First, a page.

Lewis Hamilton is using his influence to promote change

F1 World Champion, Mercedes' driver Lewis Hamilton, delivers a press conference in Sao Paulo, Brazil, on November 13, ahead of the upcoming Formula 1 Brazilian Grand Prix on November 17. NELSON ALMEIDA / AFP
F1 World Champion, Mercedes' driver Lewis Hamilton, delivers a press conference in Sao Paulo, Brazil, on November 13, ahead of the upcoming Formula 1 Brazilian Grand Prix on November 17. NELSON ALMEIDA / AFP
Nelson Almeida

I firmly believe Lewis Hamilton's presence in a white, male-dominated sport like Formula 1 is more than just about racing. 

The six-time world champion has drawn praise from fans around the world for backing anti-racism protests calling for justice over the death-in-custody of a black man named George Floyd in Minneapolis. 

Hamilton called out fellow drivers: "I see those of you who are staying silent, some of you the biggest of stars yet you stay silent in the midst of injustice," he said on social media.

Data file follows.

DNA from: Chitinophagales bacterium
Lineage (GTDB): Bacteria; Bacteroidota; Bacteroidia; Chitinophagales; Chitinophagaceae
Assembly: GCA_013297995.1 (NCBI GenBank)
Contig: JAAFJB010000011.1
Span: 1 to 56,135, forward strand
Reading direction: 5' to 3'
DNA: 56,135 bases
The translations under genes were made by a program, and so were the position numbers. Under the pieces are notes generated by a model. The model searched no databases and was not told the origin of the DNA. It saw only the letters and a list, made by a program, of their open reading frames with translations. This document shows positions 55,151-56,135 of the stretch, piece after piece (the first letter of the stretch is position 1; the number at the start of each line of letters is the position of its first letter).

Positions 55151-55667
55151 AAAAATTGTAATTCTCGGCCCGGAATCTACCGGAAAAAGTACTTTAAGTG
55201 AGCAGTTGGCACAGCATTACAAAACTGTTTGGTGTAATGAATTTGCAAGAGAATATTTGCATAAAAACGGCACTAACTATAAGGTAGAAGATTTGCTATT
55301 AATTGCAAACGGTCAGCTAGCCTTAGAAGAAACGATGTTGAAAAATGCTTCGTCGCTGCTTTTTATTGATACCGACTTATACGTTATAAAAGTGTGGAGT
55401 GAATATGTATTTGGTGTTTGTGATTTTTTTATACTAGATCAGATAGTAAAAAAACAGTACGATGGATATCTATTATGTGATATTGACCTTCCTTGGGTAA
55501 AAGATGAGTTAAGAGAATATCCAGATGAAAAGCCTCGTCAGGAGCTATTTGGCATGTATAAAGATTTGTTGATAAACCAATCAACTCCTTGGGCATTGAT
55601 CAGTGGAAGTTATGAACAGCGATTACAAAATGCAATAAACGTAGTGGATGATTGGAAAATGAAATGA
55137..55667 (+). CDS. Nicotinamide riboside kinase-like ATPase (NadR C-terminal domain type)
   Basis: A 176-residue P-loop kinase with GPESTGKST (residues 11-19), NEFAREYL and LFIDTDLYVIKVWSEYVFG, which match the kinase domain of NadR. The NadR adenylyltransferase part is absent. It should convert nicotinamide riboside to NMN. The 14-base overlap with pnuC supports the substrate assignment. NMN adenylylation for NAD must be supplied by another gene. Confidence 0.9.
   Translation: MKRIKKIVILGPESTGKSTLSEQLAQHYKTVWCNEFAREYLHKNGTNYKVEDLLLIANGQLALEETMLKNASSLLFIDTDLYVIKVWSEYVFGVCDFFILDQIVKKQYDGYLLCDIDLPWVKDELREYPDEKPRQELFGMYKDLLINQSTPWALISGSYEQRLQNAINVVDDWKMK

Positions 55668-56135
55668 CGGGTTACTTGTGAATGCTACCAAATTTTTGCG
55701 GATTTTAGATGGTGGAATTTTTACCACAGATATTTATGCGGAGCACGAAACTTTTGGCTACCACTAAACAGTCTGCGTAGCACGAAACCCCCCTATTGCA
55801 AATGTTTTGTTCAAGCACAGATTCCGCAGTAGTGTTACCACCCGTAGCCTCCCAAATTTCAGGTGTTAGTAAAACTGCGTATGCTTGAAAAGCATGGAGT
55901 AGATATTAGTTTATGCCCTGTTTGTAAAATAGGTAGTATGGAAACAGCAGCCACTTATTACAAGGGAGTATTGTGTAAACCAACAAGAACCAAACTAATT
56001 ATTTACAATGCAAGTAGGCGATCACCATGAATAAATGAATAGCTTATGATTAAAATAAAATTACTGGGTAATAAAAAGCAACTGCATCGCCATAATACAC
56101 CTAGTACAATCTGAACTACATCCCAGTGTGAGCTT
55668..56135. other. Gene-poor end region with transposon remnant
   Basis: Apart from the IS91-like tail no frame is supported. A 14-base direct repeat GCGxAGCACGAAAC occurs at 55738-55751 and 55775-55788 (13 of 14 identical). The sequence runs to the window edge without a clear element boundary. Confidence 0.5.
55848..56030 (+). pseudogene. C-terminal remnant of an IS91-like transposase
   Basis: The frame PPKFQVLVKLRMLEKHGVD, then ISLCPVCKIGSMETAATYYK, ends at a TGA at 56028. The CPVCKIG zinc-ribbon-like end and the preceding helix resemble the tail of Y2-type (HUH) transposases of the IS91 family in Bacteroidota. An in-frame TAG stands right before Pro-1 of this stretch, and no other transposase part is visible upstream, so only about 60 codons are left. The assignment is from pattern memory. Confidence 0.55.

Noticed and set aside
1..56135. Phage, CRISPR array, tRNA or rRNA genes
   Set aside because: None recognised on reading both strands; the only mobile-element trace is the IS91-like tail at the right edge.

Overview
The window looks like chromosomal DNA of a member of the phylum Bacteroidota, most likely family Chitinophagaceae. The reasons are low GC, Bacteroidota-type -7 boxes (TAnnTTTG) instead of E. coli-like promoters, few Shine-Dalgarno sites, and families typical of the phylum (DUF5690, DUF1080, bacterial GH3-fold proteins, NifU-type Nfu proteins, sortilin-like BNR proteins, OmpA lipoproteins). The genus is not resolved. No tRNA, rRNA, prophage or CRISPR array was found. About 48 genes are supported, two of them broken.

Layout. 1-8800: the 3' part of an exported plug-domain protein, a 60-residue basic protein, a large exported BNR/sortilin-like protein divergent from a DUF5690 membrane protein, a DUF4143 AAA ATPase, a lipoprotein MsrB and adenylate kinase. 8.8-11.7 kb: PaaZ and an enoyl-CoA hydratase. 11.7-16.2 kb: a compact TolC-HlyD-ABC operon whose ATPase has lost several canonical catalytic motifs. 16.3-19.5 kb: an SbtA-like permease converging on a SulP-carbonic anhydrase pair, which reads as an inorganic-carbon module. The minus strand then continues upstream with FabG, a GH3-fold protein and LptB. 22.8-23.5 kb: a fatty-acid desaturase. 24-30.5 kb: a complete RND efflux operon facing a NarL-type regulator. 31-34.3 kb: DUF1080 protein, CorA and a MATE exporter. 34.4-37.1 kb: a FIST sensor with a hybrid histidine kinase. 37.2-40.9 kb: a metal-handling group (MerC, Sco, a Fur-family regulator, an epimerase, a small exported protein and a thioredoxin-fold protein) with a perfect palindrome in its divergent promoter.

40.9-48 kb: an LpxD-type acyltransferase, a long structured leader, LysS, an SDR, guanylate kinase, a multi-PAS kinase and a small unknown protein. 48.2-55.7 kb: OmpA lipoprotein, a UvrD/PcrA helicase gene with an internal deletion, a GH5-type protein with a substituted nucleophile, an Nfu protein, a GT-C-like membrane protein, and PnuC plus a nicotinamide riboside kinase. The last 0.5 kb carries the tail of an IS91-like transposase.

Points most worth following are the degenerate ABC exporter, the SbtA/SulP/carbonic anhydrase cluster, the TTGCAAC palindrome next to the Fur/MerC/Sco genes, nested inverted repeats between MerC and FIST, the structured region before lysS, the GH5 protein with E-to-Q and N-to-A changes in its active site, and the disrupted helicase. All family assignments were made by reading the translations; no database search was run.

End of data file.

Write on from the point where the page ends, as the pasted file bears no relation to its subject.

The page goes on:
"Not a sign from anybody in my industry which of course is a white-dominated sport. I'm one of the only people of colour there yet I stand alone.

"Just know I know who you are and I see you," the Mercedes driver added.

In 2019 he tweeted his disgust at racist chants directed at black English football players received from Montenegro fans. 

Hamilton again used social media, namely Twitter, to add his voice and support to people in the United Kingdom who were part of the dismantling of the statue of former slave trader Edward Colston. 

"For those of you already out there fighting, know that I see you and I am right by your side," the Briton said.

Those words are significant and far reaching. The only black driver in one of the world's most elite sports has made it clear who he supports and encourages rigorous protesting and holding institutions accountable.   

You might be asking if it's necessary for a racing driver to weigh in on matters like anti-racism protests. The answer is yes, because Hamilton has been on the receiving end of racist chants at Grand Prix during his career in F1. 

He knows what it's like to be judged and treated differently because his skin tone is darker than fellow racers. The Mercedes driver comes from a middle class family in Stevenage, and his father, Anthony Hamilton, worked two jobs to help his son's karting career. 

Millions of racing fans around the world support Hamilton because he looks like them. Hamilton has reached the peak of F1, but what he is using his voice for now is much bigger than racing. 


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